What kind of items do you fix?
Mostly household and kitchen appliances, radios, vintage VCRs and CD players and any electrical or electronic device.

When did you first start volunteering with Repair Café Toronto?
Maybe 5-6 years? Stupid pandemic put a hole in that.

What is your day job?
I have been retired for 4.5 years. My last job was at UofT, Physics department, making equipment for the quantum mechanics research labs. Before that I was in telecom as an RF engineer.

What is your favourite location?
If I had to chose, the Toronto Reference Library has the nicest venue. Places such as St. James Town are more accessible and the people are very appreciative of having any items repaired.

Do you have a favourite quote?
“If it ain’t broke, don’t fix it. If it is broke, fix it.”
Although not repair related, I chuckle at “You are immortal until proven otherwise”. (anonymous)

Why did you start getting interested in repairing things?
I have always been making things, from push carts as a kid to anything that interested me, to various degrees of capability.

How did you learn your skills?
I went to what is now called Toronto Metropolitan University for electronics and never looked back. That was just past the tube era, overlapping with the first IBM and Apple computers. Part of the job was keeping up with the changes, each one based on previous changes. A lot of electronics is learning on the job.

What does it mean to you to volunteer at Repair Café Toronto?
I enjoy doing a simple repair to something instead of having it being thrown out. That is reflected in the people bringing things in for repair, a very common comment. Many people can’t afford to just buy new stuff so we keep things running as long as possible.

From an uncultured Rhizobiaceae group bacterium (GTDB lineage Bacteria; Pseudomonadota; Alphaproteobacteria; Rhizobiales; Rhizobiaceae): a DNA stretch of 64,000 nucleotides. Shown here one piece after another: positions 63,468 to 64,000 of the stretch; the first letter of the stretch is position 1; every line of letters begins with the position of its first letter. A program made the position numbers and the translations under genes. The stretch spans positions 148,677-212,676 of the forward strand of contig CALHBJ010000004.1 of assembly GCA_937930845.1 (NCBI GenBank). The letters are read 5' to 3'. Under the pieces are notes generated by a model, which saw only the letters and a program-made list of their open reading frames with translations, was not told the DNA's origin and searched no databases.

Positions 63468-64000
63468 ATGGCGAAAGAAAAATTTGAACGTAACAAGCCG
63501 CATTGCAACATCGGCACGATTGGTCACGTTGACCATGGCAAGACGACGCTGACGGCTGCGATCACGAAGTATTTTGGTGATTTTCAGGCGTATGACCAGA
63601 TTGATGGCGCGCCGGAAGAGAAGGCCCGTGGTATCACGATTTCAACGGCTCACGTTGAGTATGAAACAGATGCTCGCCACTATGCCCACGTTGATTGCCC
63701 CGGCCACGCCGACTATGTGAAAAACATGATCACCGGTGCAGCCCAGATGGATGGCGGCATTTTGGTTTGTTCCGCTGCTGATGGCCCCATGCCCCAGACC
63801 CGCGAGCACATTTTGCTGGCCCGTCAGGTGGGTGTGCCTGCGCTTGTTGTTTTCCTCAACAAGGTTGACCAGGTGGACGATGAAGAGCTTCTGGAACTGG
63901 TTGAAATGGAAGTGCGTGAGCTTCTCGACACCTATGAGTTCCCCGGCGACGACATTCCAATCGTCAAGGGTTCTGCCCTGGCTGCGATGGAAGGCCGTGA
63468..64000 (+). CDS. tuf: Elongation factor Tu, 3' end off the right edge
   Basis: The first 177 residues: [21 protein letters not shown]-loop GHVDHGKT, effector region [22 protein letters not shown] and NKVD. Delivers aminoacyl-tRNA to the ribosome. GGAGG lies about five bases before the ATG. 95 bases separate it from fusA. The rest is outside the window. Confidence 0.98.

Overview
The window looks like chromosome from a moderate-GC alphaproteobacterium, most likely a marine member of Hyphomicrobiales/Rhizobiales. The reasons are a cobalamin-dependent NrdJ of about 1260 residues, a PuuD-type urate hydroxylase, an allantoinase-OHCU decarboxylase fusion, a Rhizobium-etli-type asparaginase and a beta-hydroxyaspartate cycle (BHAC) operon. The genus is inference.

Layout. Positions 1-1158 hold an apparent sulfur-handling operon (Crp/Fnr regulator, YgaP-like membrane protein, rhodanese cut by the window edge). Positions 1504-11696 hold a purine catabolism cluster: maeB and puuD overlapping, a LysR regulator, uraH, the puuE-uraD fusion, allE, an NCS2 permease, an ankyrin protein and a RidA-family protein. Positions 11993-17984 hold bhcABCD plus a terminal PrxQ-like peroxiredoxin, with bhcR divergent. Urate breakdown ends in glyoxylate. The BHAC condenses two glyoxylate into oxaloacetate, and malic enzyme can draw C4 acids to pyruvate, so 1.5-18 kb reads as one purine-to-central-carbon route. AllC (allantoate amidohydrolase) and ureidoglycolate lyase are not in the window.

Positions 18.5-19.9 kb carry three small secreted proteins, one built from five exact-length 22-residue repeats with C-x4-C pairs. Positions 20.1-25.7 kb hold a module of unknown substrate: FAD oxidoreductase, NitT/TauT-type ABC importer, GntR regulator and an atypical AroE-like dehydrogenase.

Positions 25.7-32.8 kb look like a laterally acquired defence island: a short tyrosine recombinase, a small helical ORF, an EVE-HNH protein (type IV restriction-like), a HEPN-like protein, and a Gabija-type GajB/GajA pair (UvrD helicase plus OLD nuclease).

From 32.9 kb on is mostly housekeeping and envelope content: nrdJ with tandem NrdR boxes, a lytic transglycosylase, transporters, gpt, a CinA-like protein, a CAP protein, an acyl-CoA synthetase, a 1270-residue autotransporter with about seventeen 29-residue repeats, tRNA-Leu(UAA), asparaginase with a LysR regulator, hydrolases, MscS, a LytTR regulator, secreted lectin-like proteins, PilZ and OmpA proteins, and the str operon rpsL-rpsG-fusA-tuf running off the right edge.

What is the most memorable item you have fixed?
Definitely was a Kitchen Aid stand mixer. The two ladies came prepared. They had downloaded the video on how to dismantle the mixer, they printed the instructions, had a replacement gear for the expected broken part, and popsickle sticks. Once it was fully opened, they used the sticks to carefully remove every shred of of the broken gear from the large amount of grease. The new gear was put in, the grease was put back, the mixer was reassembled and it worked, thanks to their preparations.

Why should people get involved with Repair Café Toronto?
Besides keeping things out of landfill and otherwise having to buy new items, there is a feeling of community, of helping.

Where do you see Repair Café Toronto in five years?
I hope that Repair Café grows even bigger, that it becomes a well known event. Not enough people know about the Repair Café. There are many people who both would be fixers and would bring in items for repair if the Repair Café was as ubiquitous as libraries. Maybe Repair Café can be affiliated with TPL and have permanent or semi-permanent locations?